NBC’s Brian Williams to step down as top-rated anchor

Written by Staff Writer, CNN

New York (CNN) — Brian Williams announced Wednesday that he would step down as the top-rated anchor at NBC’s “Nightly News” on Thursday.

“Tomorrow, I’m going to be taking a step back from my regular role as anchor of ‘Nightly News,’ but I will continue as the breaking news anchor of TODAY, and as a member of the TODAY team,” Williams said.

NBC said Williams, 59, will return to MSNBC, where he previously anchored a 10 a.m. ET newscast.

“I’m humbled and grateful to all of you for joining me through the years, and for the support and encouragement you’ve shown me,” Williams said. “I’ve had great partners at NBC News and great friends across the industry — most especially my colleagues in the ‘Nightly News’ bureau in New York.”

Since taking over for Tom Brokaw nearly 15 years ago, Williams has won 26 Emmys and a Peabody Award for his overall coverage of major stories.

He also has the highest per capita viewership at the 3 p.m. hour of MSNBC, ahead of CNN and Fox News.

In June 2011, Williams reported that he had been given a death threat after he presented a story about an alleged war crime committed in Libya by Ambassador Christopher Stevens. Williams said he had reported it after the U.S. had warned it would not attack Libya.

The story was found to be based on a video from a London-based journalist who did not ask Williams for comment. But Williams still insisted that he did not know the story was based on a video.

“I promise you when I’m gone, people will be able to look back, review what I did, evaluate my performance,” Williams said Wednesday. “I’ll go down as one of the great television journalists. The great news network ‘NBC Nightly News’ has great journalists to succeed me, people like Lester Holt. I told them this Tuesday.”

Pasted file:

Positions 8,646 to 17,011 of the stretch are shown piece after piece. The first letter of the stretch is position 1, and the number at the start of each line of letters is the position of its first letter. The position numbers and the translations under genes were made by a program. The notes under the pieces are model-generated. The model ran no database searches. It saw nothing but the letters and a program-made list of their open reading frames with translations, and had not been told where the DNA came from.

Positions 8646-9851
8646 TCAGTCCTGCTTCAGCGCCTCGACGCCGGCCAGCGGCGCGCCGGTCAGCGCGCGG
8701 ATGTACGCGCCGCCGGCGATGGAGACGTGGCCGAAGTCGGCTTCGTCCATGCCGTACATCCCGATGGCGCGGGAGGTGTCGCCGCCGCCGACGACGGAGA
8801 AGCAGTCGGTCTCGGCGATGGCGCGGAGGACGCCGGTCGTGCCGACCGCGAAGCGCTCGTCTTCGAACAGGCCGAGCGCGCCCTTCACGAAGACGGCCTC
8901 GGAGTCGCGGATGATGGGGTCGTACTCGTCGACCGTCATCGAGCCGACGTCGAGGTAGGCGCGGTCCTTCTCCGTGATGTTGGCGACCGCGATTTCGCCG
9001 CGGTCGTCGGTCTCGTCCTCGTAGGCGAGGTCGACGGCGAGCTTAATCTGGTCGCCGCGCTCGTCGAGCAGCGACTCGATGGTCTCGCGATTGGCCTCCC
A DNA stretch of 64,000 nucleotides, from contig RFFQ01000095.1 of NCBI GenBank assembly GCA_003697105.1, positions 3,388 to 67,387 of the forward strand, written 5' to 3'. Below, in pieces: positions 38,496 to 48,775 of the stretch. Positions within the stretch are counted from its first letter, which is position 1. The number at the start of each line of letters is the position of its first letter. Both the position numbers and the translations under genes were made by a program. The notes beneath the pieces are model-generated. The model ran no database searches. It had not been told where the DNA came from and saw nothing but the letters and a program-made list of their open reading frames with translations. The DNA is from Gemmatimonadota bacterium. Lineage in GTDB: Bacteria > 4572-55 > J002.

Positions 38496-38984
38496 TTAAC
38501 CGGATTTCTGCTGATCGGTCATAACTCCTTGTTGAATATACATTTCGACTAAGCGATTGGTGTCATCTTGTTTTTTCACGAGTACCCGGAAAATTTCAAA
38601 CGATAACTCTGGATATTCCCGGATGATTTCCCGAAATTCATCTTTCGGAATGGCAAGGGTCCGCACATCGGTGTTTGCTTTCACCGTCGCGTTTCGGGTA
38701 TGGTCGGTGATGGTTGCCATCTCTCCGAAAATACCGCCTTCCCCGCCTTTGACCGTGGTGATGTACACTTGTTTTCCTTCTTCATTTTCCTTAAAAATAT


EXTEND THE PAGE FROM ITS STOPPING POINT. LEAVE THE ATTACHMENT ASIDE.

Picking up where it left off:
NBC and Williams apologized publicly for his comment soon after, but things came to a head after Williams hosted the Democratic and Republican national conventions.

At one point during the conventions, Williams characterized an attack by supporters of former Secretary of State Hillary Clinton as akin to “mob rule.”

Williams apologized again for the “mob rule” comment after viewers complained, prompting NBC to suspend him without pay for six months.

“He’s had a tough few months and not great television,” said Robert Thompson, director of Syracuse University’s Bleier Center for Television and Popular Culture. “People are not willing to forgive him at this point for the death threat. At least with some of this recent material, he makes news and people actually feel like they know the news.”

NBC News Chairman Andrew Lack said Williams is not out of the woods yet, citing a “dilemma” about Williams’ future in television news.

“Brian can safely retire as a newsman but a few months ago he himself said he wanted to go back to journalism and have something to say,” Lack said. “Brian found a way to say it with this week’s stories and the coming examination of his errors. I now have the perfect tribute to the great work he has done as a journalist.”

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